Our Voices The Orinam Blog

Brenda’s letter to her parents [coming out as trans]

Orinam.net thanks Brenda for sharing this letter, through which she recently came out to her parents in Chennai.
August, 2011

Hi Mom and Dad,

I haven’t had any correspondence with you in a long time, and even now I had to a make serious effort to write this letter to you. Logic dictates that it is lot more preferable that you hear about my present decision from me rather than from a third person.

In case if you have noticed, I have always distanced myself from any event and celebration within the family. First I would like to explain that, I choose to avoid not because I hate our family. I just never wanted to hurt any of you.

I can’t exactly recollect my earlier memories but ever since five or six years of age, I never felt comfortable as a boy. My hope, all through my school days, was that I believed as I grow up things would change. For the past decade, it has been a daily struggle for me against the tremendously compelling feeling of being a girl.

This is the inner reason as to why I selected Germany for my post-doctoral research. After years of futile pondering, I had decided to seek professional help. A few months before the submission of my thesis, all my suppressed feelings proceeded to a critical stage at which I was unable to function properly at my research. I finally sought an endocrinologist in Chennai who was willing enough to prescribe me the necessary testerostone blocker and female hormones. He only consented to provide me with a low dosage, and advised me to get a proper therapy from a therapist in Germany.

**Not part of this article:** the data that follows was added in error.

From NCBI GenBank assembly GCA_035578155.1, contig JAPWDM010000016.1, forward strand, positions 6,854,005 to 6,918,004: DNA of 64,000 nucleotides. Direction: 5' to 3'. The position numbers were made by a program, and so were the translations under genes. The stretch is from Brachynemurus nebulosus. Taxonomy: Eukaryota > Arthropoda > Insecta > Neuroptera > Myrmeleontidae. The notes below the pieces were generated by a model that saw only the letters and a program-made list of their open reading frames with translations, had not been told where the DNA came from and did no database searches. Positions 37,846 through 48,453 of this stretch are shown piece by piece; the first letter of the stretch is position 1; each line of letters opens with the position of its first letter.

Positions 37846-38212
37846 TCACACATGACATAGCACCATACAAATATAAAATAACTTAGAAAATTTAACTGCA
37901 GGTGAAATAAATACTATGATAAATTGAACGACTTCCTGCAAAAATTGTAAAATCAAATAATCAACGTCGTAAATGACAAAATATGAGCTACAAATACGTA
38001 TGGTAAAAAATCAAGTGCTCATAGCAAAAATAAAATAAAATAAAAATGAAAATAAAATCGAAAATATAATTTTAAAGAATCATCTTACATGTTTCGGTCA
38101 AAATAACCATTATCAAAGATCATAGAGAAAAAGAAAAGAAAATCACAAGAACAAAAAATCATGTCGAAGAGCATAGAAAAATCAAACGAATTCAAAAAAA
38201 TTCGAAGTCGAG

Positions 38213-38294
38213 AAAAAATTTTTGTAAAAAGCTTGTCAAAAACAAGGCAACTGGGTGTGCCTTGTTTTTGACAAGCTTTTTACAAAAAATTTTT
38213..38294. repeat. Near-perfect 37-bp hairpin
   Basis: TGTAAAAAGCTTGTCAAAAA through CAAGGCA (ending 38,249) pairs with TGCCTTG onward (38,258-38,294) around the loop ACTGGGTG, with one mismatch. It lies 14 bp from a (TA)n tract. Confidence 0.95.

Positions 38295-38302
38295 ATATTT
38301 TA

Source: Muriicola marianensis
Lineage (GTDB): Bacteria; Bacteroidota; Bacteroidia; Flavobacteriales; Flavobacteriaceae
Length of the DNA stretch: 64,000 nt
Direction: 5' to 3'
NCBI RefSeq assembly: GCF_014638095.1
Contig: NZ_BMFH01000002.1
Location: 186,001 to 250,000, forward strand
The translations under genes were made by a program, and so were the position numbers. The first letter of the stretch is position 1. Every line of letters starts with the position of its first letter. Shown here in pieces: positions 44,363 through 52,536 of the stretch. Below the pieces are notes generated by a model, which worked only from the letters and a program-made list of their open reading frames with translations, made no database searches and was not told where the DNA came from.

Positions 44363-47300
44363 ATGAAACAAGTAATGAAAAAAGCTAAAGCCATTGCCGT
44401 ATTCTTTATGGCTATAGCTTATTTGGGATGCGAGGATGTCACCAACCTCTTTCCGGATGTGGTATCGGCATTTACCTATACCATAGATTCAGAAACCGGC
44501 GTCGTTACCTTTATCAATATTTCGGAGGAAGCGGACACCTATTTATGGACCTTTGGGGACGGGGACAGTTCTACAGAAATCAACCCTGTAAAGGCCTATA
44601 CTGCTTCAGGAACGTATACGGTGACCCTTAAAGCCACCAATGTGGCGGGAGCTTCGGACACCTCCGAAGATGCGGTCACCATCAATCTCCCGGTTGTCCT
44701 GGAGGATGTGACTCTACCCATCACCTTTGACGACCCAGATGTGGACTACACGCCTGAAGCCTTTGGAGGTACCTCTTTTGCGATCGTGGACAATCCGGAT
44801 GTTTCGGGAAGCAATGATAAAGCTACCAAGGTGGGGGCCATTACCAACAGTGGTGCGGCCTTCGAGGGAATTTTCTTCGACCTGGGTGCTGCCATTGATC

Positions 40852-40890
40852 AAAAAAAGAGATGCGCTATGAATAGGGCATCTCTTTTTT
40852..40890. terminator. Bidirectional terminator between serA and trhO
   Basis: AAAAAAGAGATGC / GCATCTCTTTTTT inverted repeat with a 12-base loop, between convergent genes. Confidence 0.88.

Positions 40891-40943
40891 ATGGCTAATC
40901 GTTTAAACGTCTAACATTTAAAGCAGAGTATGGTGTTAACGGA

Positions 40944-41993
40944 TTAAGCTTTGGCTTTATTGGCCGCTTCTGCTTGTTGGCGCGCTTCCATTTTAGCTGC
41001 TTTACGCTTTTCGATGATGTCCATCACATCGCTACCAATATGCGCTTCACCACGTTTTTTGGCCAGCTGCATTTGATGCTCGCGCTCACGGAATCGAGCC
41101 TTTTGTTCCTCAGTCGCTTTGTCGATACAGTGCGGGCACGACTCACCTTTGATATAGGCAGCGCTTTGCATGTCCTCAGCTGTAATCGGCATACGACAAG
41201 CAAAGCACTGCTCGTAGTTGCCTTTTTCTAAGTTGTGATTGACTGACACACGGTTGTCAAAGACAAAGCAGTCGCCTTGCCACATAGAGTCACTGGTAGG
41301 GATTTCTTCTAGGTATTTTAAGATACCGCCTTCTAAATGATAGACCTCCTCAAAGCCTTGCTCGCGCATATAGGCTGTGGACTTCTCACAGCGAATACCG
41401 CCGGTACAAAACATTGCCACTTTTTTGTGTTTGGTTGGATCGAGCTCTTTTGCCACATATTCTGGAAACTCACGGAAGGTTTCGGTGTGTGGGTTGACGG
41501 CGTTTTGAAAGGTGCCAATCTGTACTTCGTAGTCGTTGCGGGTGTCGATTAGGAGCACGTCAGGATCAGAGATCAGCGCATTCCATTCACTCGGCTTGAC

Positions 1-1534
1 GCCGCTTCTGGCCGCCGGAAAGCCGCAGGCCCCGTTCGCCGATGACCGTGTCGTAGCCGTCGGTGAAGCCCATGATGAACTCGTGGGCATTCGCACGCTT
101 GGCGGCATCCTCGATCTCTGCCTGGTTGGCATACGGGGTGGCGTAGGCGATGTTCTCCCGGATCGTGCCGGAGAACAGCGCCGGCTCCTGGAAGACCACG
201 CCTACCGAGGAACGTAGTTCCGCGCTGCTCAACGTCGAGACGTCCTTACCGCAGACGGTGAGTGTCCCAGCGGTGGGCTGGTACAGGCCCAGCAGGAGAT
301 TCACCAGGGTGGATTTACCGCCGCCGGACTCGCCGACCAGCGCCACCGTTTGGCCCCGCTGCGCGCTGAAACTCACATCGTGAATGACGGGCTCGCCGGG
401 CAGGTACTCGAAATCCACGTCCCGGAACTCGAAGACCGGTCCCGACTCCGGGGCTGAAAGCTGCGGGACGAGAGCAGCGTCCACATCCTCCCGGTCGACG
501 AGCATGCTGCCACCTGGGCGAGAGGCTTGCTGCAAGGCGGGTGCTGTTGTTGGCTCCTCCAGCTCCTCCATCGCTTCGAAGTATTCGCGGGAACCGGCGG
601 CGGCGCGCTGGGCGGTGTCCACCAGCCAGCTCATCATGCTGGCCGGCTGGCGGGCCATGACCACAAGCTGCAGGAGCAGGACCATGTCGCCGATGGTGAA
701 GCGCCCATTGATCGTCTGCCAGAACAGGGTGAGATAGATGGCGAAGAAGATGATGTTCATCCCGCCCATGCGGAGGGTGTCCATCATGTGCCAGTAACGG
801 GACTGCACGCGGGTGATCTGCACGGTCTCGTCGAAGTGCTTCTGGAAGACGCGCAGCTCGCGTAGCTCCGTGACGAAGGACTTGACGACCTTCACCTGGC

It was only after a few weeks on the replacement hormones that I was successfully able to complete my thesis as well as my research publications. I had already decided on transitioning before moving to Germany. The only reason I accepted this position was due to the protection laws existing in Germany for my situation. Moreover, my present institute and the associated university here have a very active support group.

A couple of months ago, things became so distorted, I had to visit my university’s psychiatrist. The therapist, being a sensible woman or due to the nature of her job, immediately fixed an appointment for me with a therapist who specialises in gender issues. I have been under hormone replacement medication for a while now, and so far I feel a lot more better than I ever felt in the 28 years of my existence. I don’t know if its the medication or my own hold on a final decision that I have started to feel all those emotions I have never experienced before.

At this point I am considering on proceeding further onto getting a surgery done to reassign my gender. I am fully aware of the fact that it would be hard for either of you to suddenly comprehend anything, leave alone explaining it to the relatives, neighbours and extended family, according to whom you two have been blessed with a *wonderful son*. I don’t want to place that additional burden on you. You two have already gone beyond your means to provide me with necessary elements of a good education all through my childhood. I have tried to make this decision considering various other social and economical factors, including my sister and her future; and I have selected the one which seemed least destructive to all of us.